Fueling fast kids

Non-stop kids need good fuel to keep them going ...
Non-stop kids need good fuel to keep them going ... Photo: Getty Images

We all hear the messages about the importance of kids eating healthy food – with a great emphasis on eating fresh and lowering the intake of processed foods. But how does this message apply to a child’s energy needs? Don’t kids just always seem ready to jump around and burn up the seemingly endless supply of energy they have regardless of whether they ate white toast and jam or a home-cooked organic meal?

Well, yes, maybe for a little while, but, in the long-term, just like other consequences of eating the ‘wrong’ foods - such as obesity and behavioural problem - there is an impact on the child’s body’s energy production and distribution.

The oft-quoted analogy of filling up your car with fuel to give it the ability to run applies here too. The greater the quality of fuel, the ‘cleaner’ the energy that is produced and the longer the engine will run without too many problems.

Carbohydrates give the human body the best source of fuel. The other two food groups important for energy production are fats and protein. Food is broken down in the stomach with the assistance of stomach acids into simple sugars such as glucose. This glucose is transported around the body by the blood, where each cell will ‘burn’ it, with the assistance of oxygen, vitamins and minerals to produce energy.

Annalies Corse, a medical scientist and nutritionist says that carbohydrates are the easiest to process for the body.

“Simple carbohydrates (sugars) are absorbed very quickly [into the bloodstream] (within a couple of minutes). Fats, proteins and more complex sugars take longer, but absorption of these can start about 20 minutes after eating (especially if you chew well),” she says.

Generally, almost all the carbohydrates consumed will be used to make energy, especially if the child is active, says Corse.

“Protein will be used to build muscles, organs, bones and build health. Both fats and carbohydrates that are not needed immediately for energy are stored away. When kids go through a growth spurt, these stored fats and carbohydrates can now supply the energy needed for growth/development.”

However, eating large quantities of fatty foods can cause the child to feel sluggish especially if they are not active, thus resulting in it being stored and contributing to body fat.


In addition, eating certain foods with a higher glycaemic index (the effect of carbohydrate-containing foods on the blood sugar levels over a period of time) can result in rapidly rising blood sugar levels (and an energy boost). The body counteracts this by releasing insulin which also triggers the release of sleep-inducing chemicals, causing lethargy and a downward slump – the typical yo-yo effect. These foods don’t just include the sugar-laden culprits like cakes or lollies, they can also include seemingly ‘healthier’ options like potatoes or wholemeal bread.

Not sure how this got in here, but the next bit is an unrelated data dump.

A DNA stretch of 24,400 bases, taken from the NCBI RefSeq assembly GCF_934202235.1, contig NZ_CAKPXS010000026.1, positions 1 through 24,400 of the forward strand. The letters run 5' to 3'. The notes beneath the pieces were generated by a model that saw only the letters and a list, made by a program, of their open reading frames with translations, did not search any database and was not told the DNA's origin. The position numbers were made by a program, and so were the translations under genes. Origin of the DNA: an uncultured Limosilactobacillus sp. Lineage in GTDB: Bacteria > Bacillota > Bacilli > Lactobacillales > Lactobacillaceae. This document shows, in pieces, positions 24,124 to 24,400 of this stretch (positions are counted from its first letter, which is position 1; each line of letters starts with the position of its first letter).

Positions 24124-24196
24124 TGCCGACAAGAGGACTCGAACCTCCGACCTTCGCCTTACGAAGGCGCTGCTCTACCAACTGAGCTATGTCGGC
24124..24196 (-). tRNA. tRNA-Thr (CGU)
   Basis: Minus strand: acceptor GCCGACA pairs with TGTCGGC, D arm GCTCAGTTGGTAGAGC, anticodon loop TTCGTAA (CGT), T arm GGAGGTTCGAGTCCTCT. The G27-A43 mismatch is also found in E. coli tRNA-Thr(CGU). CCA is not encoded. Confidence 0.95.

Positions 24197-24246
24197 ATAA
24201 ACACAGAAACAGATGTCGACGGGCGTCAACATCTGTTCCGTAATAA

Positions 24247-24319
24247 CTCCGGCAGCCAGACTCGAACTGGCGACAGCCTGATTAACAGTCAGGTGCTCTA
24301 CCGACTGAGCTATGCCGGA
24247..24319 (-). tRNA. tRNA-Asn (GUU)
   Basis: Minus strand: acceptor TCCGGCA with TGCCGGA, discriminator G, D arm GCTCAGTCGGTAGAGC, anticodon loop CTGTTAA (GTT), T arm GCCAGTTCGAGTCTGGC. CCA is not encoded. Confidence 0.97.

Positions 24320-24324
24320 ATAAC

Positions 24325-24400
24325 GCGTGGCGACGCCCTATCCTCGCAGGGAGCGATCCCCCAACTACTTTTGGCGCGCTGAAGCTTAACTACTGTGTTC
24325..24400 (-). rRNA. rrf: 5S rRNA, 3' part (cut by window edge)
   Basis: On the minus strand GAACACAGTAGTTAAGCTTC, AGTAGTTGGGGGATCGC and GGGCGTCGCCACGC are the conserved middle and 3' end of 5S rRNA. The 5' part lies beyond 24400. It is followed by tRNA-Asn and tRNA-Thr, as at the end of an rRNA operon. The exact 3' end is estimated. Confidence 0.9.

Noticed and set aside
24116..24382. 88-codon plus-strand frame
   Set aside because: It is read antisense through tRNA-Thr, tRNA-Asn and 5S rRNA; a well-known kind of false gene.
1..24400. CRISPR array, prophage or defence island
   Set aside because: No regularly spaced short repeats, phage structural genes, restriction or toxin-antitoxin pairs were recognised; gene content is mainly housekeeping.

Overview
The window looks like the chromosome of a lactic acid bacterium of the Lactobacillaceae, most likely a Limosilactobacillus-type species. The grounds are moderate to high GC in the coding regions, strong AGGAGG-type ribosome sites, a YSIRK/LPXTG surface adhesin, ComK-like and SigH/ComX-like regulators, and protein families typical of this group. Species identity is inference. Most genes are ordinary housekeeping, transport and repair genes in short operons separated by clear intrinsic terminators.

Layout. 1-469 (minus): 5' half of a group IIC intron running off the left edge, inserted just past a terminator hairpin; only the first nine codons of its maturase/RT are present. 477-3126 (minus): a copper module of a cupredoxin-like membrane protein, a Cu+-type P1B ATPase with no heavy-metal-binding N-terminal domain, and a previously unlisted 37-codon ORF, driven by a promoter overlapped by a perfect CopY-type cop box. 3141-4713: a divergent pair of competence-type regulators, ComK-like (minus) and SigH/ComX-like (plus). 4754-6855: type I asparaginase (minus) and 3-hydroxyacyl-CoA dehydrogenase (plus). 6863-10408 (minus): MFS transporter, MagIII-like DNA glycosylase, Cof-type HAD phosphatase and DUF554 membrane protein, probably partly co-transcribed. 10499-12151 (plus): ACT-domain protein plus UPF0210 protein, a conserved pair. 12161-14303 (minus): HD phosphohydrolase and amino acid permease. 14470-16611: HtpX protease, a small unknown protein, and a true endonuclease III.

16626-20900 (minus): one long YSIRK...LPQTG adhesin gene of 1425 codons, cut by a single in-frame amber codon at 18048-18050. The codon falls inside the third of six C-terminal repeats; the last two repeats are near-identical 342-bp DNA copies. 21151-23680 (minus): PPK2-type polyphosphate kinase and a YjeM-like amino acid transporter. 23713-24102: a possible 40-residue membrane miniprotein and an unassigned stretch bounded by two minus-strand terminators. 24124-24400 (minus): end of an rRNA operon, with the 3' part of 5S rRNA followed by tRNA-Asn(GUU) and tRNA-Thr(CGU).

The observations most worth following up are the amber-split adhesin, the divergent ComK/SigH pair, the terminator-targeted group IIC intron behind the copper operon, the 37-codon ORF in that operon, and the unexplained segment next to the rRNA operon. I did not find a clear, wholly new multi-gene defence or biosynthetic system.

Furthermore, the effect of consuming highly processed foods does not impact a child’s energy levels only in the short term. Jacinta Harding, a nutritionist specializing in kids’ health says we are now seeing the second or third generation of families consuming highly processed foods, contributing to allergies, intolerances and deficiencies.

Deficiencies can result in longer-lasting fatigue and restlessness, as is the case with iron deficiency or anaemia, says Corse.

In terms of fuel for the body, highly processed foods deliver a lot of energy but virtually no vitamins or minerals, she explains. “Some of these micronutrients are essential for the chemical breakdown of food to make energy, especially B2, B3, B5, Calcium, Magnesium and Biotin. Kids can actually use up these B vitamins and minerals really fast if they exist on a processed food diet, to the point where they use up so many that they become deficient in these vitamins and minerals,” she says.

So, what’s the best way to ensure children fill up on foods that sustain their energy levels efficiently for both the short and long terms?

Go back to the basics of good quality protein, vegetables and fruit, says Harding. “Include some good quality oils such as those found in nuts, avocado, seeds and olive oil, but stay clear of processed foods. As they say, if you look at the label [of a product] and you cannot grow all the ingredients, then it is not a food.”

“The best way for kids to meet their energy needs is to eat real food and eat regular meals that are as nutritious as possible. Kids’ energy needs range from 3 to 8 MJ/day (mega joules per day) depending on their age, weight and gender. It is very important to make sure that children are eating plenty of carbohydrates and fats. Both drive energy production, which not only allows kids to be active, but provides them with the massive amounts of energy they need to grow,” says Corse.

But, be selective with the carbohydrates you feed your children and opt for vegetables, ripe fruits, legumes and certain grains, she advises.

For further information on how foods are converted to energy and to choose the best options, visit Fuel for Life.

Sources include Dairy Australia, Better Health Channel, Raising Children and Scientific American